So … Berlin. Not the best time to travel (cold & rainy), but with a couple of museums for the little one and the slightly older ones to enjoy together, plus some food options I was looking forward it was a destination we could all agree on. The Covid19 warnings in the Berlin subway support that notion …
       

       
    • By liuzhou
      Note: This follows on from the Munching with the Miao topic.
       
      The three-hour journey north from Miao territory ended up taking four, as the driver missed a turning and we had to drive on to the next exit and go back. But our hosts waited for us at the expressway exit and led us up a winding road to our destination - Buyang 10,000 mu tea plantation (布央万亩茶园 bù yāng wàn mǔ chá yuán) The 'mu' is  a Chinese measurement of area equal to 0.07 of a hectare, but the 10,000 figure is just another Chinese way of saying "very large".
       
      We were in Sanjiang Dong Autonomous County, where 57% of the inhabitants are Dong.
       
      The Dong people (also known as the Kam) are noted for their tea, love of glutinous rice and their carpentry and architecture. And their hospitality. They tend to live at the foot of mountains, unlike the Miao who live in the mid-levels.
       
      By the time we arrived, it was lunch time, but first we had to have a sip of the local tea. This lady did the preparation duty.
       

       

       
      This was what we call black tea, but the Chinese more sensibly call 'red tea'. There is something special about drinking tea when you can see the bush it grew on just outside the window!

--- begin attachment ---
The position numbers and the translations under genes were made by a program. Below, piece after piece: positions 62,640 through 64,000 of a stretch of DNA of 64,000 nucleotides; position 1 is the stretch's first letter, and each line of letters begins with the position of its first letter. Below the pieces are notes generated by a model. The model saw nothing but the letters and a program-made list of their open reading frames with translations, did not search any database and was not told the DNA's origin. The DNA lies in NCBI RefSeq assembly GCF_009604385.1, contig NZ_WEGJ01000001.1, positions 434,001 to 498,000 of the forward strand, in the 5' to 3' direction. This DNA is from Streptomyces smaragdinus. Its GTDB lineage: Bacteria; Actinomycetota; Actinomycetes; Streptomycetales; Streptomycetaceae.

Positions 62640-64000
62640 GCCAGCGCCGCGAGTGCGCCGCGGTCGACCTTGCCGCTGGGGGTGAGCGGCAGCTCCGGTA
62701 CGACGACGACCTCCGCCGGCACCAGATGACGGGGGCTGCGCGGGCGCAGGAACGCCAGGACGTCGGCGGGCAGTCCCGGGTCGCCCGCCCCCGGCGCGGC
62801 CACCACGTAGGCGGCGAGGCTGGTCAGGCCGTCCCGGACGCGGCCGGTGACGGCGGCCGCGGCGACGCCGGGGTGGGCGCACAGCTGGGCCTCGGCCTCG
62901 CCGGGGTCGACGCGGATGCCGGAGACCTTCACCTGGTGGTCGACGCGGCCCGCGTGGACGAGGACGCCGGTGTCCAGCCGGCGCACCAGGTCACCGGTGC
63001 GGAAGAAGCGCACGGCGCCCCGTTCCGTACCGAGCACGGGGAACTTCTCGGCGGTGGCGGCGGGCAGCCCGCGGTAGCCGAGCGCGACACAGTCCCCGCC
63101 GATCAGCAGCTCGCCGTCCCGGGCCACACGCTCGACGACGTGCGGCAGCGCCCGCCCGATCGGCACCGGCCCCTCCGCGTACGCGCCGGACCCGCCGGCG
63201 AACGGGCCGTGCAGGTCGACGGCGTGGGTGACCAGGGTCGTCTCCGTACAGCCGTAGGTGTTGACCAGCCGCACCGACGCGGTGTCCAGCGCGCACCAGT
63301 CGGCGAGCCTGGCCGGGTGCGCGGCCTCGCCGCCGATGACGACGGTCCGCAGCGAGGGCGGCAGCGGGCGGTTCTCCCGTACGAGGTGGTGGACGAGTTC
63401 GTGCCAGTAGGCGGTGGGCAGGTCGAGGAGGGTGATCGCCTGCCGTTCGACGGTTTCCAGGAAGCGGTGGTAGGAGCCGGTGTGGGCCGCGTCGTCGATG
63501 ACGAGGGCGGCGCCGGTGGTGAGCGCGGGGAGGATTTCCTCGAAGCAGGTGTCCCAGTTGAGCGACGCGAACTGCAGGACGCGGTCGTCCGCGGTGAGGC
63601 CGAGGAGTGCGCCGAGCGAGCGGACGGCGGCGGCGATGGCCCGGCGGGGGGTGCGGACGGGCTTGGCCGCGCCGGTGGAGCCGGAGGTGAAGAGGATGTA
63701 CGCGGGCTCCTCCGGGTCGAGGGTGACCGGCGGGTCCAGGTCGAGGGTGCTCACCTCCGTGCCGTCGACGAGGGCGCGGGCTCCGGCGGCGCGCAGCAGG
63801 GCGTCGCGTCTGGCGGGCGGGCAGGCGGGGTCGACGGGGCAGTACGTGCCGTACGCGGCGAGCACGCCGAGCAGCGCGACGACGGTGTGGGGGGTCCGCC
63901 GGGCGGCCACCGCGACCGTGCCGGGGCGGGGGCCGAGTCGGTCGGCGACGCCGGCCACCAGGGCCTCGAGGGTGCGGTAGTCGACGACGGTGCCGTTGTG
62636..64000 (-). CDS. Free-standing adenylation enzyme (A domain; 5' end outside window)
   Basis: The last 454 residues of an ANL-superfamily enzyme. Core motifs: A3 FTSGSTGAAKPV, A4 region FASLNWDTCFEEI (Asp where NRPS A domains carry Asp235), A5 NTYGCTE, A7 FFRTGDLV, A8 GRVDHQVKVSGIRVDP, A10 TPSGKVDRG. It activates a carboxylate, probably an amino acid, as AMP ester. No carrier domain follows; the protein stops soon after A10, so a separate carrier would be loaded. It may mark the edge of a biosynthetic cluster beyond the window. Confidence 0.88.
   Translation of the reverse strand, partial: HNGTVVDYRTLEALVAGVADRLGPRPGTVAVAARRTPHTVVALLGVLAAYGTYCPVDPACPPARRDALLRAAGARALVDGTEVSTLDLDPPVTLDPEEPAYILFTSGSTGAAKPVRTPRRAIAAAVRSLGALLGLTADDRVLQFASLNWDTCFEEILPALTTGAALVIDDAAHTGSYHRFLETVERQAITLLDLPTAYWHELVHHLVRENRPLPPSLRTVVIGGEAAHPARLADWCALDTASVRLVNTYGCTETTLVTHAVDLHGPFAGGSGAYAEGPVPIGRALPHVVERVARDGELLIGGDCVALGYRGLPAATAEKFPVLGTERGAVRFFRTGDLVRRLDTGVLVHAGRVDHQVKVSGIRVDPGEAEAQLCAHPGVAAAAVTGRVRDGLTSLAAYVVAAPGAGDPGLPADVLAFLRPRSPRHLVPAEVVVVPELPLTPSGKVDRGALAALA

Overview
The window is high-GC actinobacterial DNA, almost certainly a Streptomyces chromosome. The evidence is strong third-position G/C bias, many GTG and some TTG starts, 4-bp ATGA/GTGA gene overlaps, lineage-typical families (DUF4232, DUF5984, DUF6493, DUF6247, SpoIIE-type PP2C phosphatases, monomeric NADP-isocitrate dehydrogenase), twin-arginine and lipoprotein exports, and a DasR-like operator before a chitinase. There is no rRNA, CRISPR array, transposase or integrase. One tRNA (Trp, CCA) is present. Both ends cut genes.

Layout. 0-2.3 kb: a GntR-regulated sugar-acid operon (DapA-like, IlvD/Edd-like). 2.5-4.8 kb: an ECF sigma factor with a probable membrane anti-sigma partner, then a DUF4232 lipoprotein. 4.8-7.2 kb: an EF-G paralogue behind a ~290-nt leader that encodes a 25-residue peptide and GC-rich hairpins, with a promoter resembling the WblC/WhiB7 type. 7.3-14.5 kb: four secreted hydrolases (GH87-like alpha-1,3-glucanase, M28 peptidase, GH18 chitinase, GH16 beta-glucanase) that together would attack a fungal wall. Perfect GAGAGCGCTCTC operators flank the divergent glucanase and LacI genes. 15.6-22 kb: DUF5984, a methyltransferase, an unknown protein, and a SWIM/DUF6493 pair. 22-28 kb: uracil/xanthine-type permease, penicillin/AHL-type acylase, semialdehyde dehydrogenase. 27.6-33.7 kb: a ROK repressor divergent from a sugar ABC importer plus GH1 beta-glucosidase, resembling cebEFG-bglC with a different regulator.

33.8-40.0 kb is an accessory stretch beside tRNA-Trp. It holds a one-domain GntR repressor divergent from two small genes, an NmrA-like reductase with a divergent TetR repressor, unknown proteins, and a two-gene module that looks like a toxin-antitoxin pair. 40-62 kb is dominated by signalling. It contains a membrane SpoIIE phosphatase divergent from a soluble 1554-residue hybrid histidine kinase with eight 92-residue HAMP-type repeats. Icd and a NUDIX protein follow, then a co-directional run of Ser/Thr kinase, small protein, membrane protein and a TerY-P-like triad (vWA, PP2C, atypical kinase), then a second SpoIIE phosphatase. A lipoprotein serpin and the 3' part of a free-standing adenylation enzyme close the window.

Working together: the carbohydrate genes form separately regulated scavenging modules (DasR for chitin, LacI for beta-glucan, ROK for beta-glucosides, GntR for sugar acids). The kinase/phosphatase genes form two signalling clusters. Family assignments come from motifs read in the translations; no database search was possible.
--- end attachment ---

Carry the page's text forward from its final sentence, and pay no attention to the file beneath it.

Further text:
Then into lunch:
       

       

      Chicken Soup
       

      The ubiquitous Egg and Tomato
       

      Dried fish with soy beans and chilli peppers. Delicious.
       

      Stir fried lotus root
       

      Daikon Radish
       

      Rice Paddy Fish Deep Fried in Camellia Oil - wonderful with a smoky flavour, but they are not smoked.
       

      Out of Focus Corn and mixed vegetable
       

      Fried Beans
       

      Steamed Pumpkin
       

      Chicken
       

      Beef with Bitter Melon
       

      Glutinous (Sticky) Rice
       

      Oranges
       

      The juiciest pomelo ever. The area is known for the quality of its pomelos.
       
      After lunch we headed out to explore the tea plantation.
       

       

       

       

       
      Interspersed with the tea plants are these camellia trees, the seeds of which are used to make the Dong people's preferred cooking oil.
       

       
      As we climbed the terraces we could hear singing and then came across this group of women. They are the tea pickers. It isn't tea picking time, but they came out in their traditional costumes to welcome us with their call and response music. They do often sing when picking. They were clearly enjoying themselves.
       

       
      And here they are:
       
       
      After our serenade we headed off again, this time to the east and the most memorable meal of the trip. Coming soon.
       
       
    • By FoodMuse
      Hello everyone,
      eGullet was nice enough to invite me to write a food blog chronicling what I've made or eaten out for one week. I'm so excited about it! Thanks guys.
      About me: